• The objects, advantages and other features of the present invention will become more apparent from the following disclosure and claims. The following non-restrictive description of preferred embodiments is given for the purpose of exemplification only with reference to the accompanying drawing in which
    • FIG.1 is a schematic diagram illustrating an environment for deploying various embodiments;
    • FiG.2 is a schematic diagram illustrating functional components for handover triggering according to various embodiment;
    • FIG.3 is a schematic diagram illustrating an implementation of various embodiments in a representative environment.
    DETAILED DESCRIPTION OF ILLUSTRATIVE EMBODIMENTS
  • With reference to figure 1, there is shown a plurality of WiFi access points A1-A10 deployed in an environment 10. These WiFi access points A1-A10 may be any access nodes for residential or business local area and/or public or commercial hotspots connectivity.
  • As illustrative examples of the environment 10, one can mention a company, a university, a hotel, an airport, a shopping mall, a downtown location, a pedestrian street, a cultural center, a district, or more generally any area or building that may be covered, at least partially, by a plurality of WiFi access points A1-A10.
  • A user 1 provided with a WiFi capable mobile device 2 may benefit, in the environment 10, from different communication services including both disconnection-tolerant and disconnection-sensitive applications such as video streaming, Instant messaging, Web browsing, ftp, messaging (Mail), MMolP (Multimedia over IP such as voice, data and video), uploading/downloading files.
  • By "mobile device" is meant here any user equipment provided with a WiFi interface and a WiFi connectivity manager permitting to automatically connect this user equipment, through the WiFi interface, to a WiFi access point A1-A10. A laptop computer, a smartphone, a mobile telephone, or a Personal Digital Assistant (PDA) are examples of such mobile device 2.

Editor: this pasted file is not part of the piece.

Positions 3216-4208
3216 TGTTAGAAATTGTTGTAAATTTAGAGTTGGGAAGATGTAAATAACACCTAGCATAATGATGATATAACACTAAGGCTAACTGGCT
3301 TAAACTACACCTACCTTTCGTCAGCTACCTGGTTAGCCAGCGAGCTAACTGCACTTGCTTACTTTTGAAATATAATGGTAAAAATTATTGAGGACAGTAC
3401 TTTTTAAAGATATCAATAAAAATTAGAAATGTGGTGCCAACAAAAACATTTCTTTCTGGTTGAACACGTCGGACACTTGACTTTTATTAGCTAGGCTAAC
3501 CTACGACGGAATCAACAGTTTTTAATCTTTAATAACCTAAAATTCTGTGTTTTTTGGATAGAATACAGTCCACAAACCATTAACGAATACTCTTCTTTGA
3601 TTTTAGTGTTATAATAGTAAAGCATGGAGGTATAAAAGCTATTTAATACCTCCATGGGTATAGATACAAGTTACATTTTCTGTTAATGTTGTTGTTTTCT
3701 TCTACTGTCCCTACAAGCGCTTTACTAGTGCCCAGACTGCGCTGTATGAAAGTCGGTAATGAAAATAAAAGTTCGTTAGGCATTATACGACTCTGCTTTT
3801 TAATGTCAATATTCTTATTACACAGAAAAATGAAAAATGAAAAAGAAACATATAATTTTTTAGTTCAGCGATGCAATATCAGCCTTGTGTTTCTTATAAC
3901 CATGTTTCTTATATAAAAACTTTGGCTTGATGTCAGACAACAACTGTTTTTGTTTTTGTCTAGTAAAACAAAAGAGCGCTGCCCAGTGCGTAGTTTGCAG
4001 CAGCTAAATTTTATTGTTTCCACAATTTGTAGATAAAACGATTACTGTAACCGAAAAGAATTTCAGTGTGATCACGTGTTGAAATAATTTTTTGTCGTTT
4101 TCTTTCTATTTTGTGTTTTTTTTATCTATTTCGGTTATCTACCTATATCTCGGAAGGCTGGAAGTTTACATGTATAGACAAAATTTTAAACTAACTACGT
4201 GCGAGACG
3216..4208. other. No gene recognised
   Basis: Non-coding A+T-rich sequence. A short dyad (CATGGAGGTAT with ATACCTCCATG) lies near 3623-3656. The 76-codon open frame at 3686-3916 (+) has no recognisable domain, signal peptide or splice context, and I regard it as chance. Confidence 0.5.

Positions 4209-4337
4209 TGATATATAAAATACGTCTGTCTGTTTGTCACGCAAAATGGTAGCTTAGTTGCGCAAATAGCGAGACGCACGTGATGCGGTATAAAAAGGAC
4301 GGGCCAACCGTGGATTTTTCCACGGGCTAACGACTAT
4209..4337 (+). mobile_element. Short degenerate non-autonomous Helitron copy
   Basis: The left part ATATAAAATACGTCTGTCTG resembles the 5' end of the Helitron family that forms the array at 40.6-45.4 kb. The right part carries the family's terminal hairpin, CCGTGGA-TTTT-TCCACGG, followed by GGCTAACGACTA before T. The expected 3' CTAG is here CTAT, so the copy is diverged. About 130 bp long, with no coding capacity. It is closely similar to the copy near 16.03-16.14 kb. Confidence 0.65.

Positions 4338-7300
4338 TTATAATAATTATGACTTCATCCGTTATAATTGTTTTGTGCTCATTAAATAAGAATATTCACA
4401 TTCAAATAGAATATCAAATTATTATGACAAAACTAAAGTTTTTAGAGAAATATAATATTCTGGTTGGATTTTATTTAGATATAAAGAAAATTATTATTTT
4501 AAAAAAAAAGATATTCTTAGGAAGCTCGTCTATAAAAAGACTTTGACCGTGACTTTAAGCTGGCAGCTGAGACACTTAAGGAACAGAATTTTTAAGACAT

• When the user 1 moves in the environment 10 while maintaining at least an active connection through the WiFi access points A1-A10, this connection is handed off between the WiFi access points A1-A10 that the user 1 moves through their respective coverage areas. It results in that, while moving in the environment 10, a "path" corresponding to the user movement within the coverage area of the WiFi access points A1-A10 is built of nodes representing the WiFi access points to which the user has been associated (i.e. has connected thereto). These paths cross each over at cross-road nodes.
  • For example, if the user 1 moves successively close to the WiFi access points A10, A9, A7, A6 and through which he/she had, respectively, maintained a Web browsing service (or simply having an established WiFi connectivity without necessarily being used by an application), then a path A10-A9-A7-A6 corresponding to the user movement in the environment 10 is built. These access points A10, A9, A7, A6 may be manually of automatically selected for the connection.
  • The term "move" is to be understood broadly to include any change, whatever continuous or discrete in time, in location of the user 1 in the environment 10 such as "walking from the railway station to the office, working in the office, going for lunch in a restaurant close to the office, take the elevator to the third floor, going back to the railway station".